Australian quinoa trials are expanding as farmers explore the possibility of growing the South American ‘superfood’ locally to meet booming domestic demand, currently met by imports from Peru and Bolivia.
A special Economic Note from National Australia Bank (NAB) Agribusiness reports that international quinoa implied export prices reached a peak in early 2014 at nearly $8 a kilogram compared with $2.50 two years ago.
General Manager of NAB Agribusiness, Khan Horne, says quinoa could have future use as a valuable break crop for wheat growers, but is not a replacement for wheat at this point in time.
“Australian quinoa imports increased 137 per cent in 2013-14 year on year as consumers discovered this previously little-known product.
“Quinoa trials are underway in Western Australia, and as growers gain more experience, it will become clearer whether quinoa cultivation has a commercial future in Australia,” he said.
Quinoa is a high protein, gluten free grain native to the Andes and has long been a staple in Bolivia and Peru. Since 2008, global quinoa consumption has boomed, and with minimal production outside the Andes, prices are skyrocketing.
“There are potential benefits from diversification for wheat producers, but concerns remain around reliability of yield, weed control and marketing,” Mr Horne said.
“Several growers in Western Australia and Tasmania, as well as researchers at the Western Australian Department of Agriculture and Food have harvested crops and a fledging market for the local product seems to be developing,” he said.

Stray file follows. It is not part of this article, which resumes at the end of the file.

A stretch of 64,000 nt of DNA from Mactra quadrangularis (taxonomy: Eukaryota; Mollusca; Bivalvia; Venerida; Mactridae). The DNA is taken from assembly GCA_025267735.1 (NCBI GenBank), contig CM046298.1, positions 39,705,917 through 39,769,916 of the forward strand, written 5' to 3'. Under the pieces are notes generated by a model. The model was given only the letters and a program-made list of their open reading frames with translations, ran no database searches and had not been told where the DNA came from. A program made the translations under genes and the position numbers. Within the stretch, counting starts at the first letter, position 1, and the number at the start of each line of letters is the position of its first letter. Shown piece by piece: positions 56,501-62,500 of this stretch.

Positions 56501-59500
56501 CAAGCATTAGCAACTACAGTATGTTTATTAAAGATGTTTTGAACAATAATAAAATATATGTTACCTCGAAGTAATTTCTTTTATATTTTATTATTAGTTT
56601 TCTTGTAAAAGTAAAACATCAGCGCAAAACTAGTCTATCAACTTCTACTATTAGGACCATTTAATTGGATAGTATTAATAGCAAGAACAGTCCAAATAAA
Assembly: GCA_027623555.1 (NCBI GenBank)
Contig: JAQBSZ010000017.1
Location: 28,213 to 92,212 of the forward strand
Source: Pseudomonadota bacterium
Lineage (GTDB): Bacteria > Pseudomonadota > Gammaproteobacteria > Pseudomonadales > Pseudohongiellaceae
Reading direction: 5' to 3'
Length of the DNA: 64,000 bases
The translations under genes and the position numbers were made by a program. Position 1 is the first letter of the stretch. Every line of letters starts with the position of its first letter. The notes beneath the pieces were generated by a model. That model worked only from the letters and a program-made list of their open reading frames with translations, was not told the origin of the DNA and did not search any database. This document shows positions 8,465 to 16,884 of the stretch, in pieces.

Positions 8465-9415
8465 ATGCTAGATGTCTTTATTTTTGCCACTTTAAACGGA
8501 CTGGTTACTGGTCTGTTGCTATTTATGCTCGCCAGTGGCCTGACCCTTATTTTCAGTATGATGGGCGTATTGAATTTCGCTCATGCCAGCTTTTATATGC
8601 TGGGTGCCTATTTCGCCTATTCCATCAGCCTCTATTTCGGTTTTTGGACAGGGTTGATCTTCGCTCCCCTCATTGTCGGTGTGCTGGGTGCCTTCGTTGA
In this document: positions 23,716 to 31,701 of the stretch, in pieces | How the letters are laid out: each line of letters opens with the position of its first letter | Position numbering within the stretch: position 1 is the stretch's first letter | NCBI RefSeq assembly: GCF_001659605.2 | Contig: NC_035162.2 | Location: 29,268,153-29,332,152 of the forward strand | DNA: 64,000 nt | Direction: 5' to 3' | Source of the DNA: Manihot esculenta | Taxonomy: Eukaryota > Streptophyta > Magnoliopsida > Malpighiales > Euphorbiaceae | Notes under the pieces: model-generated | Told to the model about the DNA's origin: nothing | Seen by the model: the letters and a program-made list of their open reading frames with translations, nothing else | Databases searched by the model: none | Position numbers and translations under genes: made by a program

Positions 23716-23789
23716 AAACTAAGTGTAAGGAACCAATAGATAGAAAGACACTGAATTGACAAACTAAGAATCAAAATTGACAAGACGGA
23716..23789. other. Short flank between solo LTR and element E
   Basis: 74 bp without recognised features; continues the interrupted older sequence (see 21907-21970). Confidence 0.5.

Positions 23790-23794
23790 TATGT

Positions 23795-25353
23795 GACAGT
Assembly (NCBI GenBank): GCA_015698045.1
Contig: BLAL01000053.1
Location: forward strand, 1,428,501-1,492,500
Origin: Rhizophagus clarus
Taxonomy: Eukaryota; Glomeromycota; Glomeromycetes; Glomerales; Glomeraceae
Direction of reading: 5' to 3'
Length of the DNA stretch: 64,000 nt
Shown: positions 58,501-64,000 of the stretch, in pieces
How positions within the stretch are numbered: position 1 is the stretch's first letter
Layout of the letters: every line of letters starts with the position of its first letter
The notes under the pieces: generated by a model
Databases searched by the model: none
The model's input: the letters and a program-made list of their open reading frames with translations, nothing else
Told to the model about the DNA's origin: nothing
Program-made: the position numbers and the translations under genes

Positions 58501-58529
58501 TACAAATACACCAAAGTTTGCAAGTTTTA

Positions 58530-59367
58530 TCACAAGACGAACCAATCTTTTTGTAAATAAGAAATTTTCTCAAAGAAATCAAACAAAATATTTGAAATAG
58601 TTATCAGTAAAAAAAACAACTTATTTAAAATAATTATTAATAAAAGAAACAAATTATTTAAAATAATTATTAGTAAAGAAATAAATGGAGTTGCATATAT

In Western Australia, there are trials located at Narrogin in the wheatbelt and Kununurra in the Ord River irrigation area. Some trials have introduced greater mechanisation, using infrastructure shared with wheat production.
Much of quinoa’s appeal stems from its gluten free status, which poses the challenge of preventing cross-contamination and upholding certification requirements where there is shared use of headers and silos for wheat.
“While the strong price growth may tempt producers to switch to quinoa, there are a number of risks for growers to consider. Challenges around weed control, poor tolerance of water-logging, highly variable yield, and a lack of domestic transport and marketing arrangements are being addressed as trials continue..
“This is certainly a space we’ll continue to monitor,” said Mr Horne.